And for a truly Jewey Thanksgiving side dish, I recommend the tried and true Butternut Squash Kugel. This recipe was given to my mother-in-law, by her mother-in-law. I only hope one day I can push recipes upon my daughter-in-laws in the same way (I jest, I jest).
From The Melting Pot, a cookbook put out in the early 1980s by the Hebrew Academy of Long Beach Women’s League.
- 2 10 ounce bags of frozen butternut squash (defrosted)
- 1 stick of melted margarine
- 1 cup of sugar
- 1 cup of flour
- 3 eggs
- 1 cup of pareve milk
Mix all ingredients together in Kitchen Aid, or with electric mixer until blended and smooth.
Grease 9x9 pan (or 9x13 for thinner kugel). Sprinkle top with cinnamon
Cook at 350 until firm (approximately 45 minutes to 1 hour).
I love Hanukkah, but more than celebrating the holiday with friends and family, I relish the excuse to break out some oil and start frying.
These days, Hanukkah ends up being a fun, though harried, time of year – work parties, friend parties, and of course celebrations with both sides of the family. All those latkes and apple sauce, or latkes and brisket as my uncle likes to serve, can get a bit boring for all eight crazy nights.
So why not try a Hanukkah latke brunch? Get out the bloody mary mix, throw together a nice fruit salad, and serve up some latkes and eggs as a fun alternative to the traditional latke spread.
Here is my recipe for a Latkes Salmon Benedict, inspired by Essex House in New York City.
- 5 yukon gold potatoes, peeled
- 1 small onion
- 3 garlic cloves
- 1 egg, beaten
- ½ cup unbleached all purpose flour
- 1 Tbsp lemon zest
- Salt and pepper
- Oil for frying
- One dozen eggs
- Smoked salmon
Put potatoes, onion and garlic cloves through a food processor in batches.
In a large bowl, mix together grated potato and onion along with flour, egg, lemon zest, salt and pepper. Let the mixture sit for around 10 minutes, and then strain some of the excess liquid.
In the meantime, heat a few Tbsp of oil on medium high heat in a large skillet. When oil is almost sizzling, put together latke patties, draining excess liquid once again, in your hand. Fry on each side until golden and crispy.
Dust the hot latkes with just a sprinkling of salt while they are still hot. Let the latkes drain on a cooling rack or on plate with paper towel.
When ready to serve, poach or fry eggs.
On a serving plate arrange latkes topped with smoked salmon and eggs. Add dill for a festive garnish.
Yiddish is a difficult language to translate, yet there are endless attempts at expressing these indefinite words that have happily snuck into every day American speak. Nosh is perhaps one of the most commonly heard, yet how can you really describe this term? One definition declares, “nosh: to eat.” Simple enough, but for me it simply doesn’t capture the essence of nosh. The definition goes on: compare to German nashen, to nibble. That seems a bit closer to home. Urban Dictionary defines nosh: “to snack on.”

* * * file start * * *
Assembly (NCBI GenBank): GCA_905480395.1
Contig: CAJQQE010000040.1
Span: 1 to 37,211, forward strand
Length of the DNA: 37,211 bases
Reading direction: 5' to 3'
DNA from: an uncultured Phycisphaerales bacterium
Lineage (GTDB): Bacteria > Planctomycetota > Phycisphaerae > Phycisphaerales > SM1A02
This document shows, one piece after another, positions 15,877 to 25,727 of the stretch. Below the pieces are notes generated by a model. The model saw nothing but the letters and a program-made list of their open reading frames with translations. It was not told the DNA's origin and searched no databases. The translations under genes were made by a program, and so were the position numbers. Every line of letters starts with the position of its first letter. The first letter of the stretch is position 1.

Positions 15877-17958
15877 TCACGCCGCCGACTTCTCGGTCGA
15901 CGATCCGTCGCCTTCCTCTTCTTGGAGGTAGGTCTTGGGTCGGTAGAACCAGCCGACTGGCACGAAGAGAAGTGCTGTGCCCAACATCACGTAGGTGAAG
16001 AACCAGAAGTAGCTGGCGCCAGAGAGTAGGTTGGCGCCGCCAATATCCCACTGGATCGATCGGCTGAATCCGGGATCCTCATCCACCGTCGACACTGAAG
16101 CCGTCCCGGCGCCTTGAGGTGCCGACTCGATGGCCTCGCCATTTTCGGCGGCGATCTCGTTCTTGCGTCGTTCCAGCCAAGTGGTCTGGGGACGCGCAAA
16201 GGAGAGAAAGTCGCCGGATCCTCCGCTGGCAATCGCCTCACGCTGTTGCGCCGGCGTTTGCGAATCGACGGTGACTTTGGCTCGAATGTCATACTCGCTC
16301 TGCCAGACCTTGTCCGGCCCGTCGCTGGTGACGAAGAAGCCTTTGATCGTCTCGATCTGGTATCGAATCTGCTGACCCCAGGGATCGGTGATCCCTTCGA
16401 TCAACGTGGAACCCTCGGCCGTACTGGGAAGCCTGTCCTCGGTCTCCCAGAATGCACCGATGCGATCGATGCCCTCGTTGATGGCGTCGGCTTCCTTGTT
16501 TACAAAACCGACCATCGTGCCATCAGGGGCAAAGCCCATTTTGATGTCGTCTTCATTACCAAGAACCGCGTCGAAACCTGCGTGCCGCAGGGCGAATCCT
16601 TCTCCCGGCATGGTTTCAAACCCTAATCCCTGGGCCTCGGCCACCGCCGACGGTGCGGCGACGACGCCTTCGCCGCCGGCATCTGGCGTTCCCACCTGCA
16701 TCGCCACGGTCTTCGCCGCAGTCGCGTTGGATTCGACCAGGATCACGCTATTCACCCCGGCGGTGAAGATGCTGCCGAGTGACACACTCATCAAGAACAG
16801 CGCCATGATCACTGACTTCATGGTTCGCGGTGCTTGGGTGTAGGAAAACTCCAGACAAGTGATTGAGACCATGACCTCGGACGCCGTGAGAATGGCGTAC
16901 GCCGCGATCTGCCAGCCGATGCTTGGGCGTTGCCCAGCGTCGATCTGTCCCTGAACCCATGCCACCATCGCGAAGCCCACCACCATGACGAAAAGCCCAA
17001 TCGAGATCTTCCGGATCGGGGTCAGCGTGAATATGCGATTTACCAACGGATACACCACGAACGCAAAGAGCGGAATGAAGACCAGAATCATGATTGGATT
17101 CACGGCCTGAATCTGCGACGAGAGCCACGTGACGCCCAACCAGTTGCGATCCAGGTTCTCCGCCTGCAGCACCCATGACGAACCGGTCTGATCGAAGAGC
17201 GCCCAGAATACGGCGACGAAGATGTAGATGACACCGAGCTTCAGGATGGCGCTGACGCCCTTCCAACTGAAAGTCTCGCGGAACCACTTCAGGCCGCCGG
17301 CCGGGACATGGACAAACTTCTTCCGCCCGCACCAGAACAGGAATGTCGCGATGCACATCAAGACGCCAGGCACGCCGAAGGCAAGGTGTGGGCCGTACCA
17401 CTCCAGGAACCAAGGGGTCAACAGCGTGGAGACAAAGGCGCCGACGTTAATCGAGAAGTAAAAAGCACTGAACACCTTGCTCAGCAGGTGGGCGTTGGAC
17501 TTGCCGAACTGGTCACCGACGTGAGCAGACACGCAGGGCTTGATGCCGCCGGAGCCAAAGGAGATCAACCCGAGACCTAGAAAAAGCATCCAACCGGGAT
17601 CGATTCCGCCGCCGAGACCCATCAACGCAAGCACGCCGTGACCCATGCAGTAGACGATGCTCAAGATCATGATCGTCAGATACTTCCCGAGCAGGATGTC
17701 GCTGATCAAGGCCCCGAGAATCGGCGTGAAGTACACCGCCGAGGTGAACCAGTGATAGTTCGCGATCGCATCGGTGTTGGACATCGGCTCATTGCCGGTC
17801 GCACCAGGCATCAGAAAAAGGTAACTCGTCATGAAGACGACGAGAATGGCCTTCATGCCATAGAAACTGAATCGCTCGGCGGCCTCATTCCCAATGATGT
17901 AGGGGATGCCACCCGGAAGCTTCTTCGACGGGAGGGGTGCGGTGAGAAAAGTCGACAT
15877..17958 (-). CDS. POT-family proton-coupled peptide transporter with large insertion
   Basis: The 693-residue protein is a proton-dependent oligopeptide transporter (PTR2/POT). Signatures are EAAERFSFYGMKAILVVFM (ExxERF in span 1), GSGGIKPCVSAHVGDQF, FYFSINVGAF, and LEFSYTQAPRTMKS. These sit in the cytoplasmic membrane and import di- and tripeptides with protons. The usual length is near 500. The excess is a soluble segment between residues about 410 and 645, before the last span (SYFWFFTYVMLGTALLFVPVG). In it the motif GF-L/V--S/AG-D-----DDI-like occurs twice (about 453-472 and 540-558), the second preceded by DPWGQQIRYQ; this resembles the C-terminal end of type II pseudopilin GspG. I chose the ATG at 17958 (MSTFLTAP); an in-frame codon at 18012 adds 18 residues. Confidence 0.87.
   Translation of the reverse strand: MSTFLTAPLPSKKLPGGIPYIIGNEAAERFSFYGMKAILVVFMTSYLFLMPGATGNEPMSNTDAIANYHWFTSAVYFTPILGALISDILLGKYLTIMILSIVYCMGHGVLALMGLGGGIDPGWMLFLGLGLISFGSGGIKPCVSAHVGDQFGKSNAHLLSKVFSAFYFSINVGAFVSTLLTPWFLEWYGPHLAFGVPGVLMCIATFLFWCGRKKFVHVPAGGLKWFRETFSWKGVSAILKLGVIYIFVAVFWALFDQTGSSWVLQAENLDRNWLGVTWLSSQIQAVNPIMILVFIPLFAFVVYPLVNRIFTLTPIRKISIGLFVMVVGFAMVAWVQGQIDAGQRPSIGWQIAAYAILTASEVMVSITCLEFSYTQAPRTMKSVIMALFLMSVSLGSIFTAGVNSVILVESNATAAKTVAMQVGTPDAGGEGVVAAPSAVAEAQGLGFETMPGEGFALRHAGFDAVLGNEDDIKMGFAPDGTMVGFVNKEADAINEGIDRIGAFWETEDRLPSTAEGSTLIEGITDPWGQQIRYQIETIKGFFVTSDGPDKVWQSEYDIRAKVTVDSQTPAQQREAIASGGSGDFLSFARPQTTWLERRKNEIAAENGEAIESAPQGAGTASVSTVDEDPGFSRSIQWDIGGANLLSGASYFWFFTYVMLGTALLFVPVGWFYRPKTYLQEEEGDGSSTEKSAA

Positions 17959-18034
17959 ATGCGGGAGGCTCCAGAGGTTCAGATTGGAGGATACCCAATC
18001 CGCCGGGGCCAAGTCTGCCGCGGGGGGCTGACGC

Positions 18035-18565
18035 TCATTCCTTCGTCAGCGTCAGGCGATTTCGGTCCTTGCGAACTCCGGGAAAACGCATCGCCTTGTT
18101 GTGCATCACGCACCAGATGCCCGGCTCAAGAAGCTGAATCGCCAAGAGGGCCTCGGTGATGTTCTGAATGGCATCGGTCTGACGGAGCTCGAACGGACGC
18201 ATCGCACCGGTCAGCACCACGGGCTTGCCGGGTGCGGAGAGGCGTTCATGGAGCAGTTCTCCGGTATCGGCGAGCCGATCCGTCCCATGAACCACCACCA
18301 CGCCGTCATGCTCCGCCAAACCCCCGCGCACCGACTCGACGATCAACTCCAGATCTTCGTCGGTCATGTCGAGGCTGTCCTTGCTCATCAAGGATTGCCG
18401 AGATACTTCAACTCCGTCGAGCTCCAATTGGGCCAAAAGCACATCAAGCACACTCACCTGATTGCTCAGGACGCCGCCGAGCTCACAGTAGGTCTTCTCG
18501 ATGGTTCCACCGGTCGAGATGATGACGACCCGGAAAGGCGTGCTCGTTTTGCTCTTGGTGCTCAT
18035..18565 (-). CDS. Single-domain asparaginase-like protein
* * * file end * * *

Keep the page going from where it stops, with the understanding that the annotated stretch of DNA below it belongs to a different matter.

So what is a ‘nosher’?
I have vivid memories when I was younger of my Uncle Barry, who always kept a snack close at hand – in the car, in his office, in his gym bag – wherever. My grandma Phoebe (think Fran Drescher’s mother from The Nanny meets George Costanza’s mother) would remark about her eldest son, “your Uncle Barry – he’s such a naaaaasher!” And while it might sound like a disparaging remark, indeed, it was said with considerable love, and almost respect, for his affection for snacking.
But a love of nosh goes beyond Yiddish definitions, and beyond mere nibbles or snacks. ‘To nosh’ is about a love of food, keeping food close at hand, and a Jewish connection.
So stay tuned for noshing news, recipe ideas and hopefully a connection to your love of food and love of Jews.
As I’ve mentioned before, over the past week or so I’ve been kind of obsessed with soups. On Monday I had soup for breakfast, lunch, and dinner. In the past eight days I’ve been unplugging my crock pot for no more than 12 hours before starting again with a new soup.
But with soups, unlike with almost anything else, I will do a lot of finicking around until I get it exactly right. On Sunday I started with this recipe for Curried Vegetable and Chickpea soup, but I revised as I went, and at the end spent a while seasoning and changing things up before I finally loved it.
So how do you test recipes? Are you ever faithful to the original, or do you feel free to throw other things in willy-nilly, and figure you’ll season and fix as you go?
1 teaspoon olive oil
1 large onion, diced
1-2 leeks, thoroughly washed and sliced
2 all-purpose potatoes, peeled and diced
1 Tablespoon salt
1 Tablespoon curry powder
2 teaspoons brown sugar
1 Tablespoon ginger, peeled and minced
3 garlic cloves, minced
1 jalapeno chili (or other hot chili), seeded and minced
2 cups water
2 Tablespoons bullion
2 (16 oz) cans chickpeas, drained and rinsed
1 medium head of cauliflower, cut into bite-sized florets
5-8 medium tomatoes, roughly chopped
1/4 teaspoon black pepper
8 oz baby spinach
1 can coconut milk
1 Tablespoon molasses
1/4 cup honey
Heat the oil in a skillet over medium heat. Sauté the onion and leeks with one teaspoon of salt until translucent, about 5 minutes. Add the potatoes and another teaspoon of salt, and sauté until just translucent around the edges.
Stir in the curry, brown sugar, ginger, garlic, and chili and cook until fragrant, about 30 seconds. Pour in 1/4 cup of water and scrape the bottom of the pan to deglaze. Pour this onion-potato mixture into the bowl of your crock pot.
To the slow-cooker, add the rest of the ingredients. The spinach will probably fill up the crock pot, but don't worry, it will cook down. Make sure the liquid comes at least halfway up the side of the bowl. If it doesn't add water 1 cup at a time. Cover and cook for 4 hours on HIGH. Taste and adjust salt and other seasonings as needed.